A Cynical if Comprehensible Take on Adoption and Race

If you have been following contemporary politics, President Trump’s prospective nominee for the Supreme Court, Amy Coney Barrett, has been the subject of vigorous debate, notably in the last week.  

Barrett is a mother of seven children, whose ages span 8 and 18 years, five of which are biological, the youngest having Down Syndrome. Two of the Barrett children were adopted from Haiti as infants. Laying aside the question of whether or not Republicans should confirm a Supreme Court Justice prior to a Presidential election, Amy Barrett’s personal story would seem far from controversial.  

Alas, it is 2020. 

Ibram X. Kendi, a professor at Boston University and author of the best-selling book How to be An Anti-Racist composed a Tweet thread (which you can read here) claiming that a white family’s interracial adoption did not prove they weren’t racist. Kendi noted that whites in the unspecified past adopted black children for purposes of colonization, “civilizing” those whom they believed were “savages.” Granted, there were cases where this was true, particularly among European and North American whites in the 17th through the 19th centuries. Furthermore, some adoptions were essentially kidnappings—the “spoils” of war. Needless to say, the Barrett family adoptions were not of this nature. 

Overt racism against people of color did coexist with a kind of supposedly benevolent paternalism, particularly in the 19th century. Of course, it could be argued that modern philanthropists achieve colonialist goals by economic means. The Bill Gates Foundation, for example, is invested heavily in Africa.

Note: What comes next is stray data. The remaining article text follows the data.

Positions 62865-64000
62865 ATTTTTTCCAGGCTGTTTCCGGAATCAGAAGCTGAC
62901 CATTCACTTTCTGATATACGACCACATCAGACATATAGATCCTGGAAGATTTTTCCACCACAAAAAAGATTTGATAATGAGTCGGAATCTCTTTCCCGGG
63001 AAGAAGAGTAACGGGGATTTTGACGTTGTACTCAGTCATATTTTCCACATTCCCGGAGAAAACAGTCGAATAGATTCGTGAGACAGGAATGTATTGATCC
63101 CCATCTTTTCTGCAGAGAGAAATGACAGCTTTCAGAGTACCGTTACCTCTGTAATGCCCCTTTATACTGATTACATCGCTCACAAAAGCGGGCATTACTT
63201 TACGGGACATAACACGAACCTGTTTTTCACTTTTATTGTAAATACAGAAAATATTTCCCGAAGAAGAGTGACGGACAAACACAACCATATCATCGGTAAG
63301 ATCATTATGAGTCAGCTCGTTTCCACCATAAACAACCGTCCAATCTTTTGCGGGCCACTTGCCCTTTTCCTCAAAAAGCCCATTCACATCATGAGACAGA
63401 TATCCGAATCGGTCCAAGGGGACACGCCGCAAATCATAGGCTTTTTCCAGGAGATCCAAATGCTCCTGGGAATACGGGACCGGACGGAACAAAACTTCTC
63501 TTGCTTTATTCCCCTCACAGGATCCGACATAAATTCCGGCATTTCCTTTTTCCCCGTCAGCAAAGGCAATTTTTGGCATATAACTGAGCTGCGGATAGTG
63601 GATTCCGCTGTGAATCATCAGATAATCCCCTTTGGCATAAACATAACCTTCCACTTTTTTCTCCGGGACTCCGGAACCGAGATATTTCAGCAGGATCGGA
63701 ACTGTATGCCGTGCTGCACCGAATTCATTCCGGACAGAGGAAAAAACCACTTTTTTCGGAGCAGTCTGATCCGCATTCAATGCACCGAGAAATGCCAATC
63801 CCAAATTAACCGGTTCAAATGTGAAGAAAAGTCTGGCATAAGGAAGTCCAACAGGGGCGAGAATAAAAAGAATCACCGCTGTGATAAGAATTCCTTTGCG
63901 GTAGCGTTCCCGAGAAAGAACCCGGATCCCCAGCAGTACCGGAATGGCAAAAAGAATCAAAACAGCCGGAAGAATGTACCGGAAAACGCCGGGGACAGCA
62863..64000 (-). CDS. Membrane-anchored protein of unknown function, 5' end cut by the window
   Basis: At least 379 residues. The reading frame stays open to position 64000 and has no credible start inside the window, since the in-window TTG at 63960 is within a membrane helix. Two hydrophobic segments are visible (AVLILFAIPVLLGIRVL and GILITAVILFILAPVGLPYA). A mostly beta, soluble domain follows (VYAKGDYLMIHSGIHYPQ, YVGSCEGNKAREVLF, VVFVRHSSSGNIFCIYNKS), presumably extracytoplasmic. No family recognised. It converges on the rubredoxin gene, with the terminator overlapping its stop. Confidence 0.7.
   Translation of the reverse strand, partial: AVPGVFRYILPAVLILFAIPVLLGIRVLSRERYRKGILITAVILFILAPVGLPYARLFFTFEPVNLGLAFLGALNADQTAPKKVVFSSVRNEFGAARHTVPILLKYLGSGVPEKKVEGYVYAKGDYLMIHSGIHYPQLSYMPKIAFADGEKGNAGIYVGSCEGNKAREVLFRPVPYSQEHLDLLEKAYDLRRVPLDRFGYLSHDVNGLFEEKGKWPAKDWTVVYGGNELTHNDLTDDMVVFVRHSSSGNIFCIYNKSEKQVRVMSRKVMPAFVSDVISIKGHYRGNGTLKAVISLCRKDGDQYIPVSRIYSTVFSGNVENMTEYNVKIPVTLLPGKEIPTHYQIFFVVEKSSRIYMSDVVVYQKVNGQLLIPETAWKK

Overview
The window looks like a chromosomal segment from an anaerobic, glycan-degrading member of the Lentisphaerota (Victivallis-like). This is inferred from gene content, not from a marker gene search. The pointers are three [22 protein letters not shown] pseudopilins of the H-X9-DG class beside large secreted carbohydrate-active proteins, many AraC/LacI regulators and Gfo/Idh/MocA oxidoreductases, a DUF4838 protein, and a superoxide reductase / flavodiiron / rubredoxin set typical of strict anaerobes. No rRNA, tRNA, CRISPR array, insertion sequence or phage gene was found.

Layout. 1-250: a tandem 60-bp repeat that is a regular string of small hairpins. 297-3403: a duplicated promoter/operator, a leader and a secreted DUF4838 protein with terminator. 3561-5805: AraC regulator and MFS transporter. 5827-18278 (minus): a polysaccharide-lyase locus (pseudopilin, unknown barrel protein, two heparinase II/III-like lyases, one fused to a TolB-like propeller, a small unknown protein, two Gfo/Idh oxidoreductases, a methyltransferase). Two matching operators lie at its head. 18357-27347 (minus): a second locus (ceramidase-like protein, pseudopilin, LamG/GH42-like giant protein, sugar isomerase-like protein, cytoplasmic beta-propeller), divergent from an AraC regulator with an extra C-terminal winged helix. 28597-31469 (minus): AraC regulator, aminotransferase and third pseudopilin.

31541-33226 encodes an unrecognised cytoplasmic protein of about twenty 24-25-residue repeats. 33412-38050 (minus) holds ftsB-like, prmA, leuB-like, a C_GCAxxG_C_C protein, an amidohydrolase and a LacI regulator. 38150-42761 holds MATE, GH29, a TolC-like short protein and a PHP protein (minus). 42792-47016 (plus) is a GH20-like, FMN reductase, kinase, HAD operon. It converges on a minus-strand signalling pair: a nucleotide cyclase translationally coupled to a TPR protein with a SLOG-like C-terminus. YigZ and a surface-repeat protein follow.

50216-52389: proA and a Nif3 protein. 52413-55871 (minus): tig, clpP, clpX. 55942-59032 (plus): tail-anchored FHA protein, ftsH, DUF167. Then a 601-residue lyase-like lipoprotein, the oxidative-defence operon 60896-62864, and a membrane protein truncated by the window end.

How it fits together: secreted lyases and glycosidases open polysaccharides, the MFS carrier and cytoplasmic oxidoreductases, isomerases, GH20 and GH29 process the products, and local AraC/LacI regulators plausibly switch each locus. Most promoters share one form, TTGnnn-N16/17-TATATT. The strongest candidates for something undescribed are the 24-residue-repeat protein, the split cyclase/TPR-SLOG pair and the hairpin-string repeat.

In his History of the Peloponnesian War, the ancient Greek historian Thucycides (460-400 B.C.) recorded a funeral speech by the general and statesman Pericles in which the leader praised the conquests of Athenian soldiers, reminding his audience that even their benevolence was a manifestation of power. He says,

In generosity we are equally singular, acquiring our friends by conferring, not receiving, favors. Yet, of course, the doer of the favor is the firmer friend of the two, in order by continued kindness to keep the recipient in his debt; while the debtor feels less keenly from the very consciousness that the return he makes will be a payment, not a free gift. Bk. II, chp. 6

Pericles’ calculated conferment of benefits on weaker nations was evidence of Athens’ strength. Of course, this remarkable speech attempted to defend Greece’s militarism, not provide an ethical framework. In fact, Athens’ subjugated peoples, who remained loyal under compulsion, broke free when the opportunity arose. Additionally, Athens lost the war. It seems improbable that Thucydides would expect his readers to sympathize with Pericles’ subsuming morality under Greek nationalism. 

It’s hard to imagine Amy and Jesse Barrett explaining their motivation for adoption in colonialist terms. Yet Ibram Kendi’s criticism is rooted in something much deeper than ethnicity. Location of power in various relationships is his chief concern. Understandably, problems arise with the very idea of adoption, for it is an inescapably unequal arrangement. An adopted child is vulnerable and in some cases, helpless. He or she is received into a family that ideally provides sufficient nurturing and care, conditions for whatever reasons—abandonment, abuse, death of parents etc.—made a natural arrangement impossible.